As the Legislature prepares to consider its third state budget proposal thisyear, NJBIA pointed out higher projected revenues cast doubt on the need for the billions of dollars in taxes and borrowing proposed by the Murphy administration.
“The projections released by OLS on Tuesday further supports NJBIA’s position that the $5 billion in borrowing and new taxes proposed by Governor Murphy are not needed and can be greatly reduced in a balanced, final budget,” NJBIA Vice President of Government Affairs Christopher Emigholz said in a written statement this morning.
“The proposed budget does not nearly require $4 billion in borrowing, which will needlessly exacerbate our long-term debt service costs and further harm future budgets,” he added. “The $1 billion in new taxes proposed, negatively impacting the very job creators who have seen untold losses due to the pandemic, also further jeopardizes New Jersey’s competitiveness.
The (OLS) state revenue projection of $37.8 billion next year is $1.4 billion more than the approximately $36.4 billion in revenue estimated by the Murphy administration.
“With these projections from OLS – made with more current sales tax figures than were previously available to the State Treasury – the irresponsible $5 billion revenue proposal can be greatly reduced,” Emigholz said. Specifically, he called on legislators to seriously examine using $3.5 billion in budget solutions to lower that $5 billion – $1.2 billion from holding pension payments flat at last year’s level, instead of the $4.9 billion the Governor has proposed, $900 million from keeping the budget surplus to the same rate as last year’s $1.3 billion as opposed to the proposed $2.2 billion and $1.4 billion with the OLS revenue numbers.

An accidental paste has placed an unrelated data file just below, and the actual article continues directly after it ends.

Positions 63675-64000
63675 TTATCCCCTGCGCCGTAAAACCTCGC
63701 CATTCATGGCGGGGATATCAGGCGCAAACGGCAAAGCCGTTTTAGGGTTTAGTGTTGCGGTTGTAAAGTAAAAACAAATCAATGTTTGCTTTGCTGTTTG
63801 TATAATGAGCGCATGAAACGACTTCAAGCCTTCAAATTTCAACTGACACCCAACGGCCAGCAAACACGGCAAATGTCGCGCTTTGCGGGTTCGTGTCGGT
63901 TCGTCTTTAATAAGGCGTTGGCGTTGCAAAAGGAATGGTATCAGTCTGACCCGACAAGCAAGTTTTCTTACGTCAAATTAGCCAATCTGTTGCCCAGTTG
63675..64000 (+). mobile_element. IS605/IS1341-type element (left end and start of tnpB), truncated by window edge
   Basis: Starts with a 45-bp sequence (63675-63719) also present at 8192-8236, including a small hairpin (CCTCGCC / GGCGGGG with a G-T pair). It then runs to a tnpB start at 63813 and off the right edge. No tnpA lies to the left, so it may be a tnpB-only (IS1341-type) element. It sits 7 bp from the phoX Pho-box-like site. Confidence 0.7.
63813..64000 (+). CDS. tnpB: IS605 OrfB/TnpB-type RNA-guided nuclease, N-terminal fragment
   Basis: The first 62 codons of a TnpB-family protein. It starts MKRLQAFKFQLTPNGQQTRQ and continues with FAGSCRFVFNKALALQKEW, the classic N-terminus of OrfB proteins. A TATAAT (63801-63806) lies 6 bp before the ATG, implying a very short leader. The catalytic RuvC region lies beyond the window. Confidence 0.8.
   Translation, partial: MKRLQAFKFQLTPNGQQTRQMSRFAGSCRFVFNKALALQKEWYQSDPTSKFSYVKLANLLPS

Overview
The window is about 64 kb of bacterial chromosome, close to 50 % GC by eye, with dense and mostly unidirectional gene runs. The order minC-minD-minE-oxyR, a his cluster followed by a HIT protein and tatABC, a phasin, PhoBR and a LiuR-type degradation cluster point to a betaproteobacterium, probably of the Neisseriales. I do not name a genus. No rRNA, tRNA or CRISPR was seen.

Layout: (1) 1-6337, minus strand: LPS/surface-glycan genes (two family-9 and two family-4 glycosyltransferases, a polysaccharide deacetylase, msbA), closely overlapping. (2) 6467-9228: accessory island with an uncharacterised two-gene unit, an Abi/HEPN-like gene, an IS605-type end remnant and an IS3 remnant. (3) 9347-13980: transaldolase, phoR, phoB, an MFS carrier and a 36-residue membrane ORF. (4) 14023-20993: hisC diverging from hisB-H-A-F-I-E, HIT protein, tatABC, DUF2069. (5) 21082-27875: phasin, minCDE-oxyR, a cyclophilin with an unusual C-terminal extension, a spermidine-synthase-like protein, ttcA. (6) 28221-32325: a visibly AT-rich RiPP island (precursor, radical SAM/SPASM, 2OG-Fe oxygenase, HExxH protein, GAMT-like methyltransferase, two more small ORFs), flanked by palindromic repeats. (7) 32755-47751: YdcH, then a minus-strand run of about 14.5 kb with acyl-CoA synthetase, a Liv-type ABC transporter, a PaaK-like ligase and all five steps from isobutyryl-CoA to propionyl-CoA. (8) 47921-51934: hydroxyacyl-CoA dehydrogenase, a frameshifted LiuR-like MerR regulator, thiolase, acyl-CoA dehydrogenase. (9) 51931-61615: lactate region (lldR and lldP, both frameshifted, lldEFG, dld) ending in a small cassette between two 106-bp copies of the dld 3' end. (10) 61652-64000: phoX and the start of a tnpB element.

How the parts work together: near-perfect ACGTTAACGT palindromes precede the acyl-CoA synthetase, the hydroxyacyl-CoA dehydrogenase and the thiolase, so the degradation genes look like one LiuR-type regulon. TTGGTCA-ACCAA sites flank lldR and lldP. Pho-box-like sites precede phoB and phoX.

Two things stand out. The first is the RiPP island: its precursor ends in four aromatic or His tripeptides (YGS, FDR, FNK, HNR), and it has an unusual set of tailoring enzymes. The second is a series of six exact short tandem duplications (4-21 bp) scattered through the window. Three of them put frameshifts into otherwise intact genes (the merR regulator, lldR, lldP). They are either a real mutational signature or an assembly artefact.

Emigholz provided testimony to the Senate and Assembly budget committees making many of the same points.
State Treasurer Elizabeth Maher Muoio defended the increased payments for pension and surplus in her testimony before the Senate Budget and Appropriations Committee on Tuesday. She also pointed out that the Governor’s proposed budget does include $1.25 billion in spending cuts, but avoids what she characterized as “draconian” budget reductions.
Muoio argued that if the state had refrained from skipping any pension payments in the past, it would be able to fully fund its contribution to the pension for only $750 million, instead of the $4.9 billion allocated for this year. Similarly, the $2.2 billion surplus is necessary because the pandemic has shown how quickly revenues can evaporate in this environment.
“It’s incumbent upon us to plan for the best while still preparing for the worst,” Muoio said. “This means making the investments necessary to ensure that New Jerseyans are able to count on the government services and support they so desperately needed to tackle this crisis, while also taking steps to address the economic disparities that have been further exposed by this pandemic. At the end of the day, that’s what the Governor’s revised budget proposal strives to do.”